Tragedies On The Horizon

The Yahoo groups are starting to gather examples of real people in dire straits because of the changes in the Visa law. Here is one example I just read on one of the groups.

Just a few mins ago I received this e-mail from a friend of mine.

This guy lives in Chiriqui. He WAS NOT allowed back into Panama.
He told me that they looked at his passport at the frontier saw he
already had a few 72 hr stamps and simply told him cannot enter into
Panama. My friend asked the officer what should he do..he received no
answer they just put there hands up in the air. Any idea of what this
guy needs to do to re-enter into Panama. Does he need to go back to
the US?

He is in a big mess now..Hell all his stuff is still here in his home
in Chiriqui..he needs help but I have no idea what to tell him!

So it begins..
Any feedback appreciated.

Now if this individual is a US citizen, I think he can return to the US and then return to Panama. If he is here without many items, he will have to decide whether the travel expenses are worth the effort and hassle. If on the other hand he is a property owner and owns a house and the property, his problem is greater.

This is a time not to make assumptions, if you are leaving Panama planing on returning while using a tourist visa. Make sure you understand what you can expect when you return to the border. If you are a property owner who has been living in Panama using the 90-visa, then you had best study your alternatives quickly. I feel that reason will eventually prevail, but as anyone who has lived in a Latin American country knows, time is measured differently.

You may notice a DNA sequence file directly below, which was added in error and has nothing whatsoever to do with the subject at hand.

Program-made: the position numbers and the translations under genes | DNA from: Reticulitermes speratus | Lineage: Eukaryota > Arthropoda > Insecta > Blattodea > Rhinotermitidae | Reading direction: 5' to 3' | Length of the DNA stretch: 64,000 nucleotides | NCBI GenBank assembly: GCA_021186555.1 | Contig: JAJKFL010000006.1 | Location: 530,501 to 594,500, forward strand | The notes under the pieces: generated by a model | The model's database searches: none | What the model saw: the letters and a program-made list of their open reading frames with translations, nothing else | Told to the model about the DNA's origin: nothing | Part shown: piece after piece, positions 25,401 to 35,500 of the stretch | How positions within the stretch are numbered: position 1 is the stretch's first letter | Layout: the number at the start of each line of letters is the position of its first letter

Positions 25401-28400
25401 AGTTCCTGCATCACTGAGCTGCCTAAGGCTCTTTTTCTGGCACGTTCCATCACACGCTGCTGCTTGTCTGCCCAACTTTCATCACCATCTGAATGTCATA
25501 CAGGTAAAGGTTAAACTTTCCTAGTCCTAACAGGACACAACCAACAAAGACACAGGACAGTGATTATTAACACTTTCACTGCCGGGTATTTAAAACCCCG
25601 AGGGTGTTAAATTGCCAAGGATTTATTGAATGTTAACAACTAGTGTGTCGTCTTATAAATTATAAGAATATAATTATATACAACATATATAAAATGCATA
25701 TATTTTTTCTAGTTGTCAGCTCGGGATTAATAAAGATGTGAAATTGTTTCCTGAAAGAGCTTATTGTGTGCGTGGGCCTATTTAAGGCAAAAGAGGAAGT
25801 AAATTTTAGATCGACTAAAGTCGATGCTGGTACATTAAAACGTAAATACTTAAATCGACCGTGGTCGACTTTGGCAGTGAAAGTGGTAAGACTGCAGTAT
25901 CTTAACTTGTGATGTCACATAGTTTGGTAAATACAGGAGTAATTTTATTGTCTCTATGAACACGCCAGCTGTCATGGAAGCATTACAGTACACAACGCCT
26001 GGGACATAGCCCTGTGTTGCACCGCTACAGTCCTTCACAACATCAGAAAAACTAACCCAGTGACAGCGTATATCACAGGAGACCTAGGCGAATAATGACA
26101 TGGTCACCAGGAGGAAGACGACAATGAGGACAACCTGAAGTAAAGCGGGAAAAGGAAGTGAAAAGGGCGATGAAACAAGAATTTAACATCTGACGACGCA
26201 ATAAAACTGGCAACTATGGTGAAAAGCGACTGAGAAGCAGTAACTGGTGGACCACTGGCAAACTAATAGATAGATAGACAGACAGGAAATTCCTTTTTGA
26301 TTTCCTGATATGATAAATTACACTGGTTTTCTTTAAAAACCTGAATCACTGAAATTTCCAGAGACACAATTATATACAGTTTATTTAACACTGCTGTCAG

I made the decision to have a permanent visa before I ever moved to Panama. I still feel that my move was a good move and I have no regrets. If I were considering Panama today, I would still make the move. As my dad used to say, “Nothing is perfect, some things less so than others.”

7 thoughts on “Tragedies On The Horizon

  1. I agree with you, one should not plan to settle in Panama without a prioper long-term visa. If you want to exploit the tourist visa loopholes (which are apparently closing fast), you are doing so at your own risk!

  2. Don,
    I find it distressing to read something like Sylvain wrote. It is made to sound like exploitation is on most of our minds. I am sure there are many in the same boat we are, who wish residency, but are currently held back due to Govt. restrictions. The ‘snowbird’ idea has been going on for years in many countries, and although we don’t want to go that routine, I don’t find a problem with it, as long as it is not hurting the country of second residence. I am sure in most cases, that country is making money off these people.
    I hope the Govt. comes to its senses soon, and realizes the many thousands of dollars this will cost them. I would think they would be making it easier to settle there, not harder. This is just my opinion though.

  3. Hi Doug. I am certain that Sylvain did not mean to imply that all people using the tourist visa were doing so in order to avoid a permanent commitment and understand that the word “loophole” has a negative connotation. I think he just was saying that even when doing so in the past there was an implied risk.

    I am also surprised at the age change for for Private Company Pensions. Many companies have provided retirement at an age earlier then 65.

  4. And I was also not implying that there is anything wrong with exploiting the loopholes. My point is that if you are doing so, you are taking a big risk and should be prepared to live with the consequences when the loophole closes.

  5. Greg as a follow-up, I put out several feelers on the site that you posted and it appears that the site is in error and has been documented as being in error. Mark that one up as unfounded.

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